I’ve covered the list of five humanity virtues; now to begin the list of five community virtues. Humanity virtues are those that apply to the whole, collective human species. One of those virtues was community, caring for each other in the context of small band society. Community virtues then are what is right and good about living in small bands, whether that small band be a small town, urban neighborhood or commune. You will note that each of the “community five” has a corollary with the “humanity five” as it applies to small band behavior. In fact, I use the same term for one of these virtues. Here is the list of five; I’ll cover each separately as well.
Before I left to hike across the country I drafted a book, yet to be published, called The Five Forgotten Truths. With a little moderation those five truths are the five humanity virtues I just covered. A coworker pointed out a clever acronym from those virtues.
That former book is now on hold while I work on the one about the walk across the country. When I come back to it I’m now thinking about this for a working title: Life’s a BEACH. What do you think?
I covered Health and Happiness as a virtue in an earlier post. I mentioned that some of the things that contributed to Happiness were proper diet, sufficient exercise, low stress and a social network. Early nomadic societies, and some modern small communities, are known as immediate return society, an immediate return on the quality of life. Civilized societies pride themselves on delayed gratification, focused on the quantities of life.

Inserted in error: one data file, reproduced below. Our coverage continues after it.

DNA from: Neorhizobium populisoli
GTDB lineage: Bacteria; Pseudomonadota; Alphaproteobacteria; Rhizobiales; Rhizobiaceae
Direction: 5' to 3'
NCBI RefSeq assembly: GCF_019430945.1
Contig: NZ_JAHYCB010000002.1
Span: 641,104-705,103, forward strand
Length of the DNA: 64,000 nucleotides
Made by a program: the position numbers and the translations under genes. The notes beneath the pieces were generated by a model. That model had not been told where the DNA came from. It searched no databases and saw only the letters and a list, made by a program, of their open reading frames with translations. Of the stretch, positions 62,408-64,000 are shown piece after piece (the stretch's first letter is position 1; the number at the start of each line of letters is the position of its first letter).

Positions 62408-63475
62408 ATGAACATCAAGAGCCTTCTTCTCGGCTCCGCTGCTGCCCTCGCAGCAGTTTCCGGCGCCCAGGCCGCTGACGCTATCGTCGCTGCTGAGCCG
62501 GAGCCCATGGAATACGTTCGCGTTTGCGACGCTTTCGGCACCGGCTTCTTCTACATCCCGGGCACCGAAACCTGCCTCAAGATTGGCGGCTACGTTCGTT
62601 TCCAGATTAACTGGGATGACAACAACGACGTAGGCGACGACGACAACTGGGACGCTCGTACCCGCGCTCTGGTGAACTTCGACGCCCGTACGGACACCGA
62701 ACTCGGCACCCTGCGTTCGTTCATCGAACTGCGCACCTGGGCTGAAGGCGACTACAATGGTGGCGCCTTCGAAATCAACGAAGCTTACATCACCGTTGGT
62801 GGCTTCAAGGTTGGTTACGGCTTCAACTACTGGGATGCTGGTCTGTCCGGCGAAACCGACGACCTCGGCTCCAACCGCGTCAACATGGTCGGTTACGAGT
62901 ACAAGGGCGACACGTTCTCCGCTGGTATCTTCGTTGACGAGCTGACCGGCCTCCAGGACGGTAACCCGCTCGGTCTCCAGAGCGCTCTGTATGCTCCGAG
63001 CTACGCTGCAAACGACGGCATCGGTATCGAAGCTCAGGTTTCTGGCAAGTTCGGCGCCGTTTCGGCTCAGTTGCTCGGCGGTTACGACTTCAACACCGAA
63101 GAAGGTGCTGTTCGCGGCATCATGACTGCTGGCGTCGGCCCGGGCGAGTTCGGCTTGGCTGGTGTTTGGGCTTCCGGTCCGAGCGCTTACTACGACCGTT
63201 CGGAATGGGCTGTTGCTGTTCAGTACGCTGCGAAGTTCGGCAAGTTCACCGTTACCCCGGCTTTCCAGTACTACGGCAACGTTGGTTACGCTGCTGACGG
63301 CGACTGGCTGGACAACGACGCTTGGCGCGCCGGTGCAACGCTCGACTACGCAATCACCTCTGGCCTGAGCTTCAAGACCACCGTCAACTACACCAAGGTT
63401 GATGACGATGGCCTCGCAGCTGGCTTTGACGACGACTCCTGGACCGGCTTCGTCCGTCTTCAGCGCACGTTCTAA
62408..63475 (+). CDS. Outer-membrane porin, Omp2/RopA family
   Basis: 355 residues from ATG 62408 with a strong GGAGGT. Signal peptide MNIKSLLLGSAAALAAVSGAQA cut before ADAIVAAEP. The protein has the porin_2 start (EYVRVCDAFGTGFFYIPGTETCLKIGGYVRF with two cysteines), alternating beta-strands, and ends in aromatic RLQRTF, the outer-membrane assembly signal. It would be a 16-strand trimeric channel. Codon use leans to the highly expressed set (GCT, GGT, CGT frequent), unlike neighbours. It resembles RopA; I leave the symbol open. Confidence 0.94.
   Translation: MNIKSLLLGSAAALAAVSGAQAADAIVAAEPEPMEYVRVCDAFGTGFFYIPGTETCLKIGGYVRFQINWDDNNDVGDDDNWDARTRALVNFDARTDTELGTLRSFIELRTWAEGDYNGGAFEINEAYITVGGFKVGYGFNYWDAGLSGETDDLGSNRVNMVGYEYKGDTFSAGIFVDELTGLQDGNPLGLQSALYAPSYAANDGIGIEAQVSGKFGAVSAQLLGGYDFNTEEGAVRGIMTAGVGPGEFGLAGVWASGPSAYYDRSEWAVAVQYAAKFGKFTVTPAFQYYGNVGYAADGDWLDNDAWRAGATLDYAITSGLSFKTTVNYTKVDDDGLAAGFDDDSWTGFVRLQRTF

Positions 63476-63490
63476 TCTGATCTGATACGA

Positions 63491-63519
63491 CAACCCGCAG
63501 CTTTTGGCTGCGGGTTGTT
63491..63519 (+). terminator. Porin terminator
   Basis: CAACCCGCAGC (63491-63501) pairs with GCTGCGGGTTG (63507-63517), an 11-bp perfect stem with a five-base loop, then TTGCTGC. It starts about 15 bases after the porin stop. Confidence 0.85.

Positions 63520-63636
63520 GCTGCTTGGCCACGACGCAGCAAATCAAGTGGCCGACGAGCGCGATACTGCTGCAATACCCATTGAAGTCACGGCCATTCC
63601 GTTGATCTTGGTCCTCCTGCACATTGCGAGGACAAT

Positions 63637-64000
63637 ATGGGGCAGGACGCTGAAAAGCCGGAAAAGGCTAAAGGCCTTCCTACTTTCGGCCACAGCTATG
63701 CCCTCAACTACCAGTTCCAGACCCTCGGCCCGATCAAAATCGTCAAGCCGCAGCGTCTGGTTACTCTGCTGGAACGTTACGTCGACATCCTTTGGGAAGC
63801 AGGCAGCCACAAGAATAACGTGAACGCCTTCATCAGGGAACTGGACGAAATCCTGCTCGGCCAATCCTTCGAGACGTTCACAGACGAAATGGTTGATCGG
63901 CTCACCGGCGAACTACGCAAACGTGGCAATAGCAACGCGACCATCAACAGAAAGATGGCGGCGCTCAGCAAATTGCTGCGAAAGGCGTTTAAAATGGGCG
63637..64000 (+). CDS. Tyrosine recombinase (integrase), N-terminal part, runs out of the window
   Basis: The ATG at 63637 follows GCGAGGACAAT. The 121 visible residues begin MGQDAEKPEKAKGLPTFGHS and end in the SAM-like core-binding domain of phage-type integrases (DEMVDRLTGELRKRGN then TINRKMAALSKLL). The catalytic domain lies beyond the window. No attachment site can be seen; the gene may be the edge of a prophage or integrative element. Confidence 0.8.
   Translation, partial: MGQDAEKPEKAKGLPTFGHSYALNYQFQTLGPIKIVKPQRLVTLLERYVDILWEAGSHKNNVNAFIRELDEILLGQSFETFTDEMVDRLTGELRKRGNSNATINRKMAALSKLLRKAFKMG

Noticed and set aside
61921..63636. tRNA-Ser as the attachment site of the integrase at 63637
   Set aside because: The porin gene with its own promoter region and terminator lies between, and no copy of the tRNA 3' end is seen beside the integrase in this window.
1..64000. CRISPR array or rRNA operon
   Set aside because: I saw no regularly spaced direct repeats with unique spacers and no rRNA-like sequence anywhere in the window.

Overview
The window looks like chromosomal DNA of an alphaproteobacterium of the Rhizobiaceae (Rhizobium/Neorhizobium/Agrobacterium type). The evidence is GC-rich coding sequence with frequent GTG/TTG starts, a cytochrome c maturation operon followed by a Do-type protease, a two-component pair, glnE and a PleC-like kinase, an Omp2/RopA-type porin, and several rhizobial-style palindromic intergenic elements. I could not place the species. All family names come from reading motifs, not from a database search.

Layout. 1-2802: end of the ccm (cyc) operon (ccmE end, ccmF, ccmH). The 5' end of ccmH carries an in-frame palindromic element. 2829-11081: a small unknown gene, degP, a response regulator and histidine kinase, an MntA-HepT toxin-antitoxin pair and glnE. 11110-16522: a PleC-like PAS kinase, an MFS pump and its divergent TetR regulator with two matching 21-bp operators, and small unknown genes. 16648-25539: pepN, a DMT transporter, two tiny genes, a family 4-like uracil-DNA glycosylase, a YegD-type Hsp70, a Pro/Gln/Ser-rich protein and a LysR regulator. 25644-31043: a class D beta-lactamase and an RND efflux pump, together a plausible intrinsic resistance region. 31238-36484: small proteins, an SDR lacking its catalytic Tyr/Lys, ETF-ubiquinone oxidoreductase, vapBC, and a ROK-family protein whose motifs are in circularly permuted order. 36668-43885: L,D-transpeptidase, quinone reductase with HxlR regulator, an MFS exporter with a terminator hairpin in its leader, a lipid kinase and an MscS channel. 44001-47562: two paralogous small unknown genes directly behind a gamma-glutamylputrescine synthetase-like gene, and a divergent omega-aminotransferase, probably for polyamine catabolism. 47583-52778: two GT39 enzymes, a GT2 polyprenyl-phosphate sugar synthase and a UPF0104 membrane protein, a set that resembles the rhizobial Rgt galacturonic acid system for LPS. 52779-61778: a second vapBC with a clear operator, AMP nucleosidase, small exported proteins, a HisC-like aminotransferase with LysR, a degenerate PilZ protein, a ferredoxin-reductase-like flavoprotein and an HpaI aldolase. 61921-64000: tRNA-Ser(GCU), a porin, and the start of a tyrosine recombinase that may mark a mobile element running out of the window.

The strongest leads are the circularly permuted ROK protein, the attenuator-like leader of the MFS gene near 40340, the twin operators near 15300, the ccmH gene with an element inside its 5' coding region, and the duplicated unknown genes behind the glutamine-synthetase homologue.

I’ve seen the studies relating education to delayed gratification, which only says to me just how misinformed educated folks can be. Delayed gratification typically comes at the expense of an immediate return on the quality of life. Naturally, it’s health and happiness that floats our boat, not how much we can accumulate.
Community and communal can mean many things. Communal in the natural sense of how most early nomadic society behaved can be viewed as similar to fraternal. People were heavily dependent on each other to survive and displayed the responsibility to each other needed to make this mutual dependence work.
This contrasts with paternal societies, an inevitable consequence of civilized large masses. For example, representative government is paternal, electing people to make decisions for you. The participatory government that occurs in early nomadic tribes and even some present day small bands is communal, or fraternal, with everyone sharing the decision making responsibility.
Responsibility is a virtue, both right and good for humanity. Responsibility is right for humanity by getting what a community needs done. Responsibility is good for humanity by cementing a person’s belonging to their community.
Consider the alternatives of paternal societies. Members of those societies fall into one of four types. They are burdened if they fall into the alleged 20% of such societies that does most of the work. Otherwise they are exploited, alienated or indulged depending on the intents and practices of the “burdened.” All of these paternal types erode virtue, what is right and good about us under natural conditions.